James Island kids participate in ActKIDvist Summer Challenge

Louis and Betty at the South Carolina Aquarium
Louis and Betty at the South Carolina Aquarium

by Lindsey Henderson with Betty & Louis

I am writing to you about my 7 year old, Betty and my 4 year old, Louis, who are James Island residents. Betty and Louis participated in the ActKIDvist Summer Challenge and were fortunate enough to partner with the aquarium and the Terrace Theater on their project.

What is ActKIDvist?

As you learn from their Facebook page, “ActKIDvist is an initiative dedicated to highlighting the meaningful impact kids are having in their communities and to empowering children of all ages with tools and resources for actKIDvism.”  It’s a wonderful concept and they were honored to be 2 of 17 children who are doing this summer challenge across South Carolina and Maryland.

Betty and Louis got involved with ActKIDvist after their pictures were posted across several local news sites as they joined me in our fight for a moratorium on new development on James Island. They attended several Charleston City Council meetings and protested new development in a way that young children could understand: save our greenspace, there is no more room in our schools, etc.

What they were asked to do

The outline of their Summer Challenge asked them to

1. Choose an Issue. Of course, the complexity of the issue and the subject matter varies from child to child depending on age, interests, etc.

2. Research the Issue. Explore credible online sources, participate in a job-shadowing experience, interview experts, etc.

3. Complete a Project/ Attend an Event. Start a petition, make a video, host an information session, participate in a rally, or distribute flyers. The possibilities are endless!

4. Share! Share pictures and video from your child’s summer actKIDvism using the hashtag #summeractKIDvism on social media.

Betty taking notes at the South Carolina Aquarium
Betty taking notes at the South Carolina Aquarium
Do the kids want to do it?

After speaking with Betty and Louis about this, there was no question that they wanted to help the sea turtles in some way. They have been involved in turtle releases on the Isle of Palms and Folly Beach since they were both toddlers.

Last summer we created an entire week of at-home curriculum around turtles with the Terrace Theater showing the documentary Turtle: The Incredible Journey and then our very first visit to the Sea Turtle Care Center at the South Carolina Aquarium. Betty was so excited – she took notes on each turtle we met and their conditions. And it was an amazing completion to our study to see some of those very same turtles released on Folly and our first visit to the new hospital.

Figuring out how to make the most impact

After reaching out to the aquarium, we were contacted by Kelly Thorvalson, the Conservation Programs Manager. She graciously agreed to meet with us and brainstorm the best way to make a positive impact on our sea turtle population.

The children were so excited as they took their first “meeting” at a nearby coffee shop. Betty had questions prepared and her journal out, ready to take notes.

Betty and Louis at the South Carolina Aquarium
Betty and Louis at the South Carolina Aquarium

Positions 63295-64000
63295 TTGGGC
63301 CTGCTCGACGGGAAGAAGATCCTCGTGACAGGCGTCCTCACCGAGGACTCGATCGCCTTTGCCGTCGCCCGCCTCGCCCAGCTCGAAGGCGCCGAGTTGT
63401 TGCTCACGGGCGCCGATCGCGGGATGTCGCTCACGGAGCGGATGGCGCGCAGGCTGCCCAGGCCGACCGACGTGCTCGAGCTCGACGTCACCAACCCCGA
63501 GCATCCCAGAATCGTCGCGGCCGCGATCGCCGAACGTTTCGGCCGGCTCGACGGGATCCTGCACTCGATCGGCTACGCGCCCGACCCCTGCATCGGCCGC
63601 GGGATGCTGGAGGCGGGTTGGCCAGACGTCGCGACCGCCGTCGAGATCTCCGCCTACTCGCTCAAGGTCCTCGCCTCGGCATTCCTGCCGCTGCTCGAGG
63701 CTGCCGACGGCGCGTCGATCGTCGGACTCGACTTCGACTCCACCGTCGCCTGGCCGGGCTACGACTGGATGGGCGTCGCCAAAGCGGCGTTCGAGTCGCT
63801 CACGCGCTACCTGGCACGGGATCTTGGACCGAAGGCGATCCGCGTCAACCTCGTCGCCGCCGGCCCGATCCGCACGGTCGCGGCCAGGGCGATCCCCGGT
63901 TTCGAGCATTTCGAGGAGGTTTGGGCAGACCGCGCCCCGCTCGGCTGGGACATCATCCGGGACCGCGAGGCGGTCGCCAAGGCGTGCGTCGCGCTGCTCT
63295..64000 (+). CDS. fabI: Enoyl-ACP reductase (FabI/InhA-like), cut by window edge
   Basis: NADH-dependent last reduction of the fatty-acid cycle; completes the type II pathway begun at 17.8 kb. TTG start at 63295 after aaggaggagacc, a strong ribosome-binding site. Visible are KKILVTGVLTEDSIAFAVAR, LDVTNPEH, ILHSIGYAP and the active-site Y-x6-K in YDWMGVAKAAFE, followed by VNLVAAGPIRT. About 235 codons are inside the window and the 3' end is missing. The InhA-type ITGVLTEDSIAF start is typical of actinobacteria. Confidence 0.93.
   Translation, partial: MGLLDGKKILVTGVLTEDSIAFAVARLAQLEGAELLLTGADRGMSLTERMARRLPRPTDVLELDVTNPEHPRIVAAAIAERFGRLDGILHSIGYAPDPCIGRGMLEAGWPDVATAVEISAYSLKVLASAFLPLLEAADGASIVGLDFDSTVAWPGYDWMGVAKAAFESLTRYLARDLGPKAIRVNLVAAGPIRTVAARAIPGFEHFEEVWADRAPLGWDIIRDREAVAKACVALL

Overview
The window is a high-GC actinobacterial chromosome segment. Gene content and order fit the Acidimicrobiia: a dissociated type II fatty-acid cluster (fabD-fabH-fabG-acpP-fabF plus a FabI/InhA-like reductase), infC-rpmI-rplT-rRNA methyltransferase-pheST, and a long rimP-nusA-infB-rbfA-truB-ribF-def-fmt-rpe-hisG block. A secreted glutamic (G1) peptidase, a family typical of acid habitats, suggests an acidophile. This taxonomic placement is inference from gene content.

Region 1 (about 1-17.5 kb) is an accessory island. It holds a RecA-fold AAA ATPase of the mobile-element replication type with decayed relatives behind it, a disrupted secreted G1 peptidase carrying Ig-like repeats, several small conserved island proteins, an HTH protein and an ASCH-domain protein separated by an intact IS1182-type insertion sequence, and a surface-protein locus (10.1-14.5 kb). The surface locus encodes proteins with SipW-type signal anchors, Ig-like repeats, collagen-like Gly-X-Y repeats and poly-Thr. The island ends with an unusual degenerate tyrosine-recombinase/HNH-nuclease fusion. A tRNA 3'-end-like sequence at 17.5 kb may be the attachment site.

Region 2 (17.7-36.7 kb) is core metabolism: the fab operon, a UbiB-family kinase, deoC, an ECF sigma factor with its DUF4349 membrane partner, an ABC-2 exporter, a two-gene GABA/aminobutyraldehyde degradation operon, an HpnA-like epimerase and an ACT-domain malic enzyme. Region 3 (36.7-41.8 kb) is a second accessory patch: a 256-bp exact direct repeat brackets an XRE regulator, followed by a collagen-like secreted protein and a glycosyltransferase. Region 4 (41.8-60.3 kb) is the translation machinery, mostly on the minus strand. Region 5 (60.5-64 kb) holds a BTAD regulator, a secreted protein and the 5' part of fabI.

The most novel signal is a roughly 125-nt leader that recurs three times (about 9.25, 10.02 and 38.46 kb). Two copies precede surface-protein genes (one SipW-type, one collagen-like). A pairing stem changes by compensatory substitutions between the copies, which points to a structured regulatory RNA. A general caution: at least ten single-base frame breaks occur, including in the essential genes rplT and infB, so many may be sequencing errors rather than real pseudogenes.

We decided, after speaking with the Terrace Theater and realizing they were showing the turtle film again (as part of their Lowcountry Parent Family Film Series) we could be a liaison and bring the aquarium and the Terrace Theater together to make the documentary showing on July 12th, 2017 more purposeful.

Protection of nursing turtle moms

One thing that is easy for children to understand and therefore become passionate about is the way we can help protect nesting turtle mothers: knocking down our sand castles, filling in our holes, removing our beach gear/toys, and picking up LITTER! With Ms. Thorvalson’s help, we learned more about single-use plastic and its impact on marine life. We decided to educate other children on this issue.

We set up a table in the lobby of the theater with information about how we can help during turtle season and Betty and Louis were there to field questions (with the South Carolina Aquarium and Ms. Thorvalson’s support) before and after the film screening.

Betty and Louis at a turtle release
Betty and Louis at a turtle release
A pledge to make a difference

We decided we wanted children to walk away with an action. After talking to the children and families coming in to see the film, we asked the kids to sign a pledge:

“I pledge to remind my family to bring reusable bags when we go to the grocery store.” (Because our mamas have enough to remember already!) Louis had a plastic bag and demonstrated why they are so bad for our oceans. And Betty handed out reusable straws as a take-away.

It was a HUGE SUCCESS! The Terrace sold out two theaters and we have over 70 signatures from James Island children pledging to help remember re-useable bags! Ms. Thorvalson, the SC aquarium and the Terrace Theater were all so supportive and encouraging.

I couldn’t have asked for a better experience for my children.

We hope to continue our efforts to educate children about creative ways we can avoid single-use plastics. These two children are proud to be a part of this effort here on James Island.”Children should be seen and heard!

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